The play about the babyKerry Reidon May 19, 2022 at 7:26 pm

Reproductive rights cuts both ways: the government deciding that you may not have a child comes from the same authoritarianism that tells you that you must continue an unwanted pregnancy. Given current grim news about the impending SCOTUS decision overturning Roe v. Wade, that thought is unavoidable when viewing Zoe Kazan’s dystopian After the Blast

After the Blast
Through 6/11: Thu-Sat 7:30 PM, Sun 3 PM; industry night Mon 5/30, 7:30 PM; understudy night Wed 6/8, 7:30 PM; Den Theatre, 1331 N. Milwaukee,, pay what you can.

It’s not really what Kazan’s play (now in its local premiere with Broken Nose Theatre under JD Caudill’s direction) is mostly about, but as times change, so do the meanings of the stories we tell. In fact, I’d argue that After the Blast (which I first saw in 2017 at New York’s Lincoln Center) is really about the human need to create stories in order to survive, particularly when survival at best is dreary and at worst is unbearable. 

Anna (Kim Boler) and Oliver (Ruben Carrazana) are a married childless couple who were both raised underground; a series of disasters has rendered the surface of Earth uninhabitable. While Oliver works with a group of other scientists to figure out when (or if) humans can ever go back “up top,” Anna broods over not having a child of her own; in a vicious circle, she and Oliver have been denied access to needed reproductive technology because of her mental health, which makes her more depressed, which makes it harder to get approval. Unlike many of the other underground dwellers, Anna refuses to “sim,” or use simulation programs, to soothe herself. (Well, maybe to make the otherwise-unpalatable food available to humans edible, but otherwise, no dice.)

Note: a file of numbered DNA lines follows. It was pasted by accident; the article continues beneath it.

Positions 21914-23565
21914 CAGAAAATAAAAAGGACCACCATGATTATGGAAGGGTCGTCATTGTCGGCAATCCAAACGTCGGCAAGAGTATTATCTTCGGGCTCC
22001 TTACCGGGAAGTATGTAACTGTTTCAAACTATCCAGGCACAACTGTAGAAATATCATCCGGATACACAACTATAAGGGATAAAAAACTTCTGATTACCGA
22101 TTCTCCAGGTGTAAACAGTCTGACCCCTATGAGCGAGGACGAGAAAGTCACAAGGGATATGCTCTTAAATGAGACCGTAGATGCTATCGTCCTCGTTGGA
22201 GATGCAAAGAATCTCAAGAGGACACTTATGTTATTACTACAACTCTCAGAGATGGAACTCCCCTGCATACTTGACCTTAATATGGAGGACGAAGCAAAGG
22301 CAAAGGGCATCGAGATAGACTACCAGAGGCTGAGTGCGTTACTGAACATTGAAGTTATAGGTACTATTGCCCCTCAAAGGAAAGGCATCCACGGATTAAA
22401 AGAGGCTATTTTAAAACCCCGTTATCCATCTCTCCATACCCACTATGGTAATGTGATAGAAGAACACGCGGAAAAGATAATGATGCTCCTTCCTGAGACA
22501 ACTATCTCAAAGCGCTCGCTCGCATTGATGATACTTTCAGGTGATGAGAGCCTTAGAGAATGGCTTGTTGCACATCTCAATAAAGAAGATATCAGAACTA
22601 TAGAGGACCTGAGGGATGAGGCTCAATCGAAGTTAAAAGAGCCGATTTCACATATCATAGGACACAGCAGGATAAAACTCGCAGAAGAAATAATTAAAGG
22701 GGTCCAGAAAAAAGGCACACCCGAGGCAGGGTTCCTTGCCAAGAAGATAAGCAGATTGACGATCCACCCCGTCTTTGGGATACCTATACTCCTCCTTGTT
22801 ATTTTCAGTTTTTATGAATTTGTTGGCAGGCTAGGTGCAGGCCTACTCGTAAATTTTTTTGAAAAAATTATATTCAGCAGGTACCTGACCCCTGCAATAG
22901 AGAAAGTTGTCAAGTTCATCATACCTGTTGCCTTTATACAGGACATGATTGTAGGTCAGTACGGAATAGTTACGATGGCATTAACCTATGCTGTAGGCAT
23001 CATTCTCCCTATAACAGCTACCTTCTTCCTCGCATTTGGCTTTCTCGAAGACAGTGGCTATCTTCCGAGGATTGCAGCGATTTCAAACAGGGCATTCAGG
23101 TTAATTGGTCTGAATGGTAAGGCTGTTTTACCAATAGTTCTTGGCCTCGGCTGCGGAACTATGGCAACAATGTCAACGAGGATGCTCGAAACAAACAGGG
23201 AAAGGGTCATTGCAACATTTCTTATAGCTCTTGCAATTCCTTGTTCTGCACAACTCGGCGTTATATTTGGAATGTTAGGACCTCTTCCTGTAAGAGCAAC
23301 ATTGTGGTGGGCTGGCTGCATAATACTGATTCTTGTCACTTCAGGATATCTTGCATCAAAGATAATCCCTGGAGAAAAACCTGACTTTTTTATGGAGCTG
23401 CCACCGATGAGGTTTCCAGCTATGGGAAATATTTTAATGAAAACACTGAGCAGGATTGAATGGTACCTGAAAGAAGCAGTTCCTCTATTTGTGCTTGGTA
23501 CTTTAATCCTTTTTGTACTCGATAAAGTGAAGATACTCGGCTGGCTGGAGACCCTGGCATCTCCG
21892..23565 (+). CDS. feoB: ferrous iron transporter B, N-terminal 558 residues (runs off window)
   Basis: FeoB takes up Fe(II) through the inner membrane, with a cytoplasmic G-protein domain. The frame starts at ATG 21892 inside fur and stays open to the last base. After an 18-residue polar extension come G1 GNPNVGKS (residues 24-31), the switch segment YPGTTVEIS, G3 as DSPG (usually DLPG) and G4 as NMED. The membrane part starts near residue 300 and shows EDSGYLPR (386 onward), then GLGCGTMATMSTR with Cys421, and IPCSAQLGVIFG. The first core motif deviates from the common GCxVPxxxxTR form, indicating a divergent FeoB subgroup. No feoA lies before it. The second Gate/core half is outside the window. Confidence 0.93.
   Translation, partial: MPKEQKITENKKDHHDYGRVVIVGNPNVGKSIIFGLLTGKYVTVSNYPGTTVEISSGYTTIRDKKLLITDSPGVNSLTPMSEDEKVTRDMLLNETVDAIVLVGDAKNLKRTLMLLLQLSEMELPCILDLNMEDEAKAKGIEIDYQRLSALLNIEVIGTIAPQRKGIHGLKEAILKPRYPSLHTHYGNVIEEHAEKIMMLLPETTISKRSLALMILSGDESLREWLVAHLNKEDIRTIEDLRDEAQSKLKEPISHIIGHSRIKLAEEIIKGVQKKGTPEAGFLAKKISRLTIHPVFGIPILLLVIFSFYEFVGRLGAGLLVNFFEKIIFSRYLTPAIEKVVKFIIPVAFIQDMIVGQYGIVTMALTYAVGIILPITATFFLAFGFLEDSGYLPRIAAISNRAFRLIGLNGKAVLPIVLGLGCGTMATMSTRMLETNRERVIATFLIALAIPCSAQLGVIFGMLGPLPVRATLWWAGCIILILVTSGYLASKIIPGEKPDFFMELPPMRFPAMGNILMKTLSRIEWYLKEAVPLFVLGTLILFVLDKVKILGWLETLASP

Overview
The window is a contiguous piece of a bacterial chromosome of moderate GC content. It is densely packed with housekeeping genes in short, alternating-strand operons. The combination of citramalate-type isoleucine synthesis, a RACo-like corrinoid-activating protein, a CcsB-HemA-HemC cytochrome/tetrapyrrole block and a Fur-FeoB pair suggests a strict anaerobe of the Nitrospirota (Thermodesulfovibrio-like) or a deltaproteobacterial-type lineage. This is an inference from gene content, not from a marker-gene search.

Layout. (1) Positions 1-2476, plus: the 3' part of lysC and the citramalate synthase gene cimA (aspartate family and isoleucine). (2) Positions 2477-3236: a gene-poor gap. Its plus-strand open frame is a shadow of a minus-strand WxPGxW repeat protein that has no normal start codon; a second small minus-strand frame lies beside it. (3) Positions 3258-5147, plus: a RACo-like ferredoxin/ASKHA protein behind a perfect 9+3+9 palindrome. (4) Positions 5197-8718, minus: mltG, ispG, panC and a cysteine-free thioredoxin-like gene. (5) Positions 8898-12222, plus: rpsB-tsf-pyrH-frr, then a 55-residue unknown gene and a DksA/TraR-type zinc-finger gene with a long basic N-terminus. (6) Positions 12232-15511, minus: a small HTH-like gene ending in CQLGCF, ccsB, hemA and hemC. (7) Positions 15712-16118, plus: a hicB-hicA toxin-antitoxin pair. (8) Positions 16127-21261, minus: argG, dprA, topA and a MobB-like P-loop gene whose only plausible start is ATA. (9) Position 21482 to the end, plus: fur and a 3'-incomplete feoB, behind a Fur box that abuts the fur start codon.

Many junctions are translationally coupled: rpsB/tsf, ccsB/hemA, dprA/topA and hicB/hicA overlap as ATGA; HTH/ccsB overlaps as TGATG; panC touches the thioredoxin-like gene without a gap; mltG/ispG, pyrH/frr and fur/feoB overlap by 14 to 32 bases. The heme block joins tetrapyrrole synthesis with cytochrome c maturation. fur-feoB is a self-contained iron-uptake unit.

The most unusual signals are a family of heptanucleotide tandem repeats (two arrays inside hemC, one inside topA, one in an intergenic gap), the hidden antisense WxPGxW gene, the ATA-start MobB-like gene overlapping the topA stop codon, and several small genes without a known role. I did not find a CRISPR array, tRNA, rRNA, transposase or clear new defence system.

Running out of options and worried about his wife’s emotional state, Oliver brings home a small robot for Anna to train as an assistant for the blind, telling her that it will give her a sense of purpose. She names the machine Arthur, and forms a bond with him, almost as if he were an actual child.

Voiced and operated by Arielle Leverett, the puppet/robot (cunningly designed by Jabberwocky Marionettes) becomes an ingratiating presence, and one that does indeed lift Anna’s spirits. (A scene where they harmonize together on 4 Non Blondes’ “What’s Up” is particularly endearing.) But there’s an untruth at the heart of why Arthur is there, and when Anna finds out, it threatens to destroy her marriage. Boler and Carrazana embody the best and worst of married life, where complementary personality traits (Anna’s emotional receptivity and Oliver’s determined cheeriness) sometimes sustain each other, and at other times make it feel like a prison sentence.

Therese Ritchie’s appropriately stark setting, with paintings of green vines on the black walls, suggests the desire for the humans onstage to rise back up out of the earth. Kazan’s post-apocalyptic fable asks us to consider how much we depend on simulations (or lies, if you will), to keep us going when planning for the future itself feels like a cruel falsehood.

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